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Conference League pulled to avoid division as SFA chief executive Ian Maxwell looks for further engagement

The proposal was meant to be voted on at Tuesday's Scottish FA annual general meeting but was withdrawn after public opposition.

Scottish FA chief executive Ian Maxwell at Hampden
Scottish FA chief executive Ian Maxwell at Hampden

Scottish FA chief executive Ian Maxwell says the Conference League proposal was pulled to avoid a divisive vote on the matter – but admits the issue of B teams could be revisited.

SFA member clubs had been due to vote on the plan for a new fifth tier between the SPFL and the Breedon Highland League and Lowland League at Tuesday’s Hampden AGM.

However, the proposal was dramatically withdrawn on Monday night after significant public opposition to the plan for the new tier, which would have featured Premiership B teams and sides from the Highland and Lowland Leagues.

In a Press and Journal survey 22 of the 26 clubs in our patch indicated they would have voted against the Conference League.

Hampden chief Maxwell believes the concept could have developed better players for the national team if some of the country’s top young players had been pitted against experienced players at an early age.

He said: “It was withdrawn because we didn’t want to have a divisive vote on it.

“It’s worth pointing out this has been a Scottish football plan from a player development perspective.

“I know it was a Scottish FA resolution but that’s because those things need to happen through that mechanism.

“There is a process, but that doesn’t mean it was the Scottish FA who were necessarily the only ones who wanted it to happen.

“Player development is a hot topic for clubs – for us from a national team perspective.

Not one fix to player development

“Spectators want to see homegrown players develop. They love nothing better than seeing one of their own – as they call it – playing for their team.

“The SPFL had the Deloitte review which was commissioned by Aberdeen, Hearts, Hibs, Dundee and Dundee United.

“B teams and player development was a key strategic priority within that.

“There’s been a lot of engagement. We did that through the pyramid working group. We thought the resolution was the right thing to take forward.

“The feedback we got was that wasn’t the case. Rather than go for a vote that could have been divisive and lead to further problems.

“The board took the view that the most appropriate thing at this point was to take it off the table, go back and engage again with clubs and stakeholders and see what that player development pathway looks like going forward.

“There’s not a one size fits all solution to player development.

It had been suggested that B teams like Rangers playing in the proposed Conference League could enhance player development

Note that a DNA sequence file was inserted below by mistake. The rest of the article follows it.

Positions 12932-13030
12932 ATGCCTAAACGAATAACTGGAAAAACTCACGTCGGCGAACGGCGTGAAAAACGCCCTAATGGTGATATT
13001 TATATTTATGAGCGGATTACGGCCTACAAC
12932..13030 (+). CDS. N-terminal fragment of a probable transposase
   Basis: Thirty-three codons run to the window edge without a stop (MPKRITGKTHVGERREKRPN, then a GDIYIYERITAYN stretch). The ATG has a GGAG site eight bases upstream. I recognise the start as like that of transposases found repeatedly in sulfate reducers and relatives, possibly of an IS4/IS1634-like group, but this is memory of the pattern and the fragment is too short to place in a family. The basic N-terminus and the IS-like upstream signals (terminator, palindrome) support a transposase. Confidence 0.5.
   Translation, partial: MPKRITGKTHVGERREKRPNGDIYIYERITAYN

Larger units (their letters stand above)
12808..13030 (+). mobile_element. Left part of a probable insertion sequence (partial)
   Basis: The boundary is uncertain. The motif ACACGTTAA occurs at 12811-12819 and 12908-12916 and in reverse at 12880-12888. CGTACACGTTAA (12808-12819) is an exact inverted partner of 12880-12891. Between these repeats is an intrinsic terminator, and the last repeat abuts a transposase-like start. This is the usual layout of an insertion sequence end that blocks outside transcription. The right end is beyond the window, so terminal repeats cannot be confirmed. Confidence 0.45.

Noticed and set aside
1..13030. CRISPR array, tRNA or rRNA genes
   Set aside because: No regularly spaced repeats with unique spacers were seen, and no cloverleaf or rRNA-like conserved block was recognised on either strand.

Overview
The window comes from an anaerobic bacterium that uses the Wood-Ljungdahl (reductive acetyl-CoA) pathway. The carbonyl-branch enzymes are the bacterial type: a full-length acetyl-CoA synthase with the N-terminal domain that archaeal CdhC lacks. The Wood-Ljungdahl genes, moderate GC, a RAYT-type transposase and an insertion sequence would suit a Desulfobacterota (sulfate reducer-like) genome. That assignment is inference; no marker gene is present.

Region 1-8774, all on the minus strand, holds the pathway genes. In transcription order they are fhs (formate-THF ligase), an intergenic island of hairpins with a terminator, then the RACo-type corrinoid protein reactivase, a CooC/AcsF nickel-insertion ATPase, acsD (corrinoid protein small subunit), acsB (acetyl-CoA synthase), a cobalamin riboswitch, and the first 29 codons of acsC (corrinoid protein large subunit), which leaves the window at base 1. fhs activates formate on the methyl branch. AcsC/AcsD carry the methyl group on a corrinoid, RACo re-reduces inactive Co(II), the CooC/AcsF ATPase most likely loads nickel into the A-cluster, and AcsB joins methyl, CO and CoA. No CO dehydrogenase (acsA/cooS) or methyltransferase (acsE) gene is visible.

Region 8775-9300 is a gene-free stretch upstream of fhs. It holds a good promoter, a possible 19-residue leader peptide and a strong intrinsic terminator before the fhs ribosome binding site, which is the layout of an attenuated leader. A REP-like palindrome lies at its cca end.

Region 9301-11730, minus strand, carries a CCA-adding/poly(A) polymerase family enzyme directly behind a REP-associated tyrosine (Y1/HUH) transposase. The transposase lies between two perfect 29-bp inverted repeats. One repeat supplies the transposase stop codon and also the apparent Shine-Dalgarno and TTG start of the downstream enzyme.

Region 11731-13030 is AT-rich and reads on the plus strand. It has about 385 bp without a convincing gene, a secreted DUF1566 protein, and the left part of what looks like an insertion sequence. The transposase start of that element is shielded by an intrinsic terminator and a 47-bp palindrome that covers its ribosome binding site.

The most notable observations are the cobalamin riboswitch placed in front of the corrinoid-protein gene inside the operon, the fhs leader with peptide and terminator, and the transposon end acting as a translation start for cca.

“We’ve got clubs at the top end of the Premiership turning over £100m plus and clubs at the bottom end turning of £3m or £4m.

“They have the resources to do different things. Player development is difficult to get right and there’s not one solution that will fix the problem for Scotland and clubs within Scotland.

“There obviously has to be bit more engagement and a bit more understanding across the game as to what we’re trying to do.

“There are 270-odd clubs in the football pyramid. Finding a solution to suit 270 different teams is a big ask but that’s the job ahead of us.

“In the pyramid working group, we had SPFL, Highland, Lowland, West of Scotland, East of Scotland, South of Scotland – they were all represented.

“We had a number of debates about Conference Leagues and B teams and it came from that group.

“Obviously the feedback we were receiving was that it’s not going to be passed.

“Rather than jeopardise potential discussions and harm relationships, the best thing is to withdraw it and discuss from there.”

Tough to take holistic approach

Maxwell – a former chief executive of Partick Thistle – can understand why clubs disagreed with the Conference League idea.

There was dismay from many below the SPFL who would have been demoted a tier by its introduction.

He added: “Every football club you ask to look at anything does so through their own lens.

“They do it through their ‘what does this mean for me?’ glasses which I get because I was at a club and it is difficult to take a more holistic approach.

“When you are at the association then it is more straightforward and easier as you don’t have the club focus.

“Clubs are entitled to their opinion. It is a democracy and the democracy we have has shown the resolution wouldn’t pass so we have to look at it again in the future.

“Clubs do see the benefits. Us qualifying for the Euros has a massive impact across the country.

“Sometimes there is a club-centric view on proposals and I can understand that.

“Clubs are going to make their own mind up. We can’t change that.”